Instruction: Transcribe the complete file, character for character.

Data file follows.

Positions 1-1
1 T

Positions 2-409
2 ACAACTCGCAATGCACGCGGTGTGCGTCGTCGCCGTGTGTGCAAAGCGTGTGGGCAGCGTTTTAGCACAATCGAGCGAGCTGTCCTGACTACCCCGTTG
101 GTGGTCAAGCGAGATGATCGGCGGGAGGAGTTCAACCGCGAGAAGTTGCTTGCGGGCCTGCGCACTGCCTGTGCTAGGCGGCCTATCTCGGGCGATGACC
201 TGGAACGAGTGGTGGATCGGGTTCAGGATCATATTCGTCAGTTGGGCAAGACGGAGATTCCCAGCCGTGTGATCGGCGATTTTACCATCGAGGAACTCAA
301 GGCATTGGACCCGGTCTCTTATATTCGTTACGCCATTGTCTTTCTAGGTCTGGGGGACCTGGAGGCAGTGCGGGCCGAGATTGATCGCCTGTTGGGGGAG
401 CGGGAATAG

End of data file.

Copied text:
Positions 1-1
1 T

Positions 2-409
2 ACAACTCGCAATGCACGCGGTGTGCGTCGTCGCCGTGTGTGCAAAGCGTGTGGGCAGCGTTTTAGCACAATCGAGCGAGCTGTCCTGACTACCCCGTTG
101 GTGGTCAAGCGAGATGATCGGCGGGAGGAGTTCAACCGCGAGAAGTTGCTTGCGGGCCTGCGCACTGCCTGTGCTAGGCGGCCTATCTCGGGCGATGACC
201 TGGAACGAGTGGTGGATCGGGTTCAGGATCATATTCGTCAGTTGGGCAAGACGGAGATTCCCAGCCGTGTGATCGGCGATTTTACCATCGAGGAACTCAA
301 GGCATTGGACCCGGTCTCTTATATTCGTTACGCCATTGTCTTTCTAGGTCTGGGGGACCTGGAGGCAGTGCGGGCCGAGATTGATCGCCTGTTGGGGGAG
401 CGGGAATAG